Louisiana Lagniappe, October 2020
By Planned Parenthood Gulf Coast | Oct. 1, 2020, 3:24 p.m.
Vote NO on 1
On November 3, Louisianans must use the power of their votes to defeat proposed Amendment 1 on the ballot. If passed, Amendment 1 would add the following language to the Louisiana State Constitution: “…nothing in present constitution shall be construed to secure or protect a right to abortion or require the funding of abortion.” This would make it easier to ban abortion — without any exceptions — and jeopardize our civil liberties for decades to come.
A constitution should protect and affirm its citizens’ rights, not take them away. We know that our state constitution is far too important to be altered at the whim of extreme, anti-abortion politicians who should not be permitted to force their beliefs on the people of Louisiana by interfering in private medical decisions.
Amendment 1 would harm all Louisianans, but it would especially harm those who are already marginalized and face systemic barriers to accessing health care: Black people and other people of color, the LGBTQ+ community, people with low incomes, and young people.
Learn more at www.ppgulfcoast.org/actnowla and register to attend our virtual town hall. Most importantly, join us in voting NO on Amendment 1 on November 3.
Paid for by Planned Parenthood Gulf Coast, Melaney Linton, President, 4636 S. Claiborne Avenue, New Orleans, LA 70125, in opposition to Proposition 1.
Be a #BALLOTBOSS in this election!
Election Day is rapidly approaching, and you can be a Ballot Boss by following these three steps:
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3. Invite three friends to join you. Text BOSS3 to 22422 for more information about how to get them involved. Tell a friend to tell a friend!
The deadline to register to vote (in person or by mail) in Louisiana is today, October 5. The deadline for online voter registration is October 13. Early voting runs from October 16 – October 27.
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Real patients. Real stories.
My name is Jasmine, and I live in Baton Rouge. I work to provide housing for low-income residents. I’m telling my abortion story because staying silent is not an option when your rights are being taken away.
In Louisiana, we're quiet about abortion – which usually means we don't realize the number of people who actually have had one.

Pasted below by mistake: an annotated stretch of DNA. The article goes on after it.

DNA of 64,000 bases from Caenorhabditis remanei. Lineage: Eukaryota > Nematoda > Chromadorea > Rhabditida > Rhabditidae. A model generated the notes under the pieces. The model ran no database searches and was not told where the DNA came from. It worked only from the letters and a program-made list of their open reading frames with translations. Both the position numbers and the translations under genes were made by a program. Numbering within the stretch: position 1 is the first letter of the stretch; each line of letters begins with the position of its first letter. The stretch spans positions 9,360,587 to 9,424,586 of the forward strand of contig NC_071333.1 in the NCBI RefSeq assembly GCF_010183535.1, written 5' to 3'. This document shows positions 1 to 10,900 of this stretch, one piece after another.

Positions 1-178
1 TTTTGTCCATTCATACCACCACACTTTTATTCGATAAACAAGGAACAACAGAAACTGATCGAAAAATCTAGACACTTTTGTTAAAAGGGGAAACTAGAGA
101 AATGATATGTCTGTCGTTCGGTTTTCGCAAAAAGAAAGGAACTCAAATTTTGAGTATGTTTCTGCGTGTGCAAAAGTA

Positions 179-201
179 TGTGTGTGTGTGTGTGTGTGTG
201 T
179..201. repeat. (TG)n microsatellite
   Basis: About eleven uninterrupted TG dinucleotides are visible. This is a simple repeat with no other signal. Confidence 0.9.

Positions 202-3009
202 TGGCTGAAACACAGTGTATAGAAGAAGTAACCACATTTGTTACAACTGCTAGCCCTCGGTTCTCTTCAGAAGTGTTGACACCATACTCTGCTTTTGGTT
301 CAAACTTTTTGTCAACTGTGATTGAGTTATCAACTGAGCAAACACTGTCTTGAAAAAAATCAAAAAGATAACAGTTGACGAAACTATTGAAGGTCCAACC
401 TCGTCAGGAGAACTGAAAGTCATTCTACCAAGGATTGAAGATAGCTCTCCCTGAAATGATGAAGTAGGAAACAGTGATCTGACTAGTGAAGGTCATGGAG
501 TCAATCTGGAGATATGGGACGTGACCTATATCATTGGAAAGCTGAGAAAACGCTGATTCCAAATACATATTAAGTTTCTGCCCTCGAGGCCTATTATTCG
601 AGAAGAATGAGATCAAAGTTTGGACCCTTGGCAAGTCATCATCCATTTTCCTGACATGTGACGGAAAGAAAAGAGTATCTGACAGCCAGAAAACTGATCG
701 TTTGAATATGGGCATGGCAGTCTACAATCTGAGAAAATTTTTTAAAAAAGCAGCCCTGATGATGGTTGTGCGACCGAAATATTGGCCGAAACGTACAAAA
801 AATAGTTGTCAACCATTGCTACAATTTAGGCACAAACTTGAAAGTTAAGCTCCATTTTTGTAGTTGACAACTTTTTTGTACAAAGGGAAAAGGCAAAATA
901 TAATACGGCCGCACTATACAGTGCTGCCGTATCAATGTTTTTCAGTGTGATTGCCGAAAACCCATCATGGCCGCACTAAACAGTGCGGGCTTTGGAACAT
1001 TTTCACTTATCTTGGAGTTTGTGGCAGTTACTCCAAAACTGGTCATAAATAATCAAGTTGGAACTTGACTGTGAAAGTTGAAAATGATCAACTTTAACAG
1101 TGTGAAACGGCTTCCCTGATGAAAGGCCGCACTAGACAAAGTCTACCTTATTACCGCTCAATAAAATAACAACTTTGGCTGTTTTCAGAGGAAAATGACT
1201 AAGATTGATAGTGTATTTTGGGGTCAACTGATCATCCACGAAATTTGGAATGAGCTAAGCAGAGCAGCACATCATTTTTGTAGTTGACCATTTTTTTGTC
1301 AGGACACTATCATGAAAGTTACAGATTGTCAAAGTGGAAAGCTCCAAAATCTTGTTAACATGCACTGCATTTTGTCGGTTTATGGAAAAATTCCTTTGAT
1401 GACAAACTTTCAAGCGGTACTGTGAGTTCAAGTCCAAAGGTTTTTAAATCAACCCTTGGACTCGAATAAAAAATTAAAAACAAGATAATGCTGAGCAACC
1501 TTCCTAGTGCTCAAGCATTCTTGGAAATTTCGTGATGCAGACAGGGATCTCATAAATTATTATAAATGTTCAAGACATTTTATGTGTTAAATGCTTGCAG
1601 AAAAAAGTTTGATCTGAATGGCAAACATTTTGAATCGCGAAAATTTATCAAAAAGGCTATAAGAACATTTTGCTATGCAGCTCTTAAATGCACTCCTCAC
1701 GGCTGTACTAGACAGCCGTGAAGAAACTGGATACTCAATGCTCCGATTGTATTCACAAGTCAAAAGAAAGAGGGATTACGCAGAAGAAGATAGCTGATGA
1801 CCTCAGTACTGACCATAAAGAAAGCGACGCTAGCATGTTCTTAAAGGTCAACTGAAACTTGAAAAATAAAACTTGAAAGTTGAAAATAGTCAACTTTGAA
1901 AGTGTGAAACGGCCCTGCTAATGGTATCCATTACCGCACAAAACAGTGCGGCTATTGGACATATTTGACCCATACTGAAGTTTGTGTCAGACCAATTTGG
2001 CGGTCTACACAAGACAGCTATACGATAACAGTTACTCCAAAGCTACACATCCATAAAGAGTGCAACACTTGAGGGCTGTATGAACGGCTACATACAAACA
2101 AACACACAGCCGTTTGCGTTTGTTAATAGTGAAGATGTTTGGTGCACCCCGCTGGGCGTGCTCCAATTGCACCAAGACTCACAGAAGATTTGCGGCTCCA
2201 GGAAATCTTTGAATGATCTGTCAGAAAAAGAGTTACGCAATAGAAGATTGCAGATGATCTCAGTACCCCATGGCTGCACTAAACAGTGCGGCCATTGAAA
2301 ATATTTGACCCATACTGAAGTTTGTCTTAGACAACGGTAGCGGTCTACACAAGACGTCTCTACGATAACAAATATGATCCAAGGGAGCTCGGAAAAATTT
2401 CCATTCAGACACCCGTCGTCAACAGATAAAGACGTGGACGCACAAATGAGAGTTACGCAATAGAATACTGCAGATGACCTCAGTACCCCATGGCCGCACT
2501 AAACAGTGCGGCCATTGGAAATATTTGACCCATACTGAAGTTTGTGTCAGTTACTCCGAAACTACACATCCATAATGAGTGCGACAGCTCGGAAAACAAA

I had been working at my current job for only five months before I was promoted. I got my first business cards that said I was the manager. My employers saw me as a long-term investment, and I felt legitimate. I was excited about my future.
Then I got pregnant. My boyfriend didn't react well. When I told him, he sent me a text saying this would mess up his plans for his future. He said he would send money to compensate me.
I thought about the childhood that I had, the one I wanted to provide for a child, and the one I would actually be able to offer. I didn't think I would be able to mentally or financially support a baby by myself. And, difficult as my father can be, he had never not been there for me. The idea of raising a child whose father wouldn't claim them was painful. It was a scenario that I had seen far too often given my career field, and I knew how it typically ended.
I was in my mid-20s. I had a supportive family, enough money for the procedure, and a job that allowed me to take time off — which is a good thing, because I inadvertently ended up wasting a lot of it at a crisis pregnancy center. CPCs are tax-funded establishments that pose as abortion providers, intending to trick women like me into continuing our pregnancies. The woman there told me I “wasn't the type of person” who has an abortion. After countless weeks of driving back and forth, I finally realized this was not an actual health center.
So I reached out to Planned Parenthood to find a real provider, which led me to a (legitimate) health care center in Shreveport — three hours away. I was happy to finally find the support I needed, but I still had to wait: In Louisiana, there is a state-mandated ultrasound and wait time prior to obtaining an abortion. While this wait caused anxiety, the staff at the real health center made me feel supported rather than judged. They empowered me to make my own decision. And I knew I was making the right choice for me.
I never wanted to be in the spotlight, but I realized that not knowing or hearing anyone speak out about abortion landed me at the deceptive crisis pregnancy center in the first place. If we talked about abortion more and didn't treat it like a dirty secret, then it would be clear that there isn't any one “type of person” who has an abortion.
Having an abortion has allowed me to dedicate a lot to my job and to my residents, and I wouldn't have been able to give as much of myself — or live the life I wanted to live, on my own terms — if I'd had a child when I wasn’t ready.
People with money and power will always have access to abortion. If Amendment 1 were to pass, it could destroy access for people without those privileges. Make no mistake: People will still have abortions, but they may no longer be safe. Lack of access to comprehensive health care is one of the things that traps people in poverty. The need for public assistance doesn’t just happen; it’s a progression of policies – many of them supposedly “moral” – that box people in.
If you really want to protect people, you will trust that they know what is right for their own body. I know I did. This Election Day, please vote no on Amendment 1.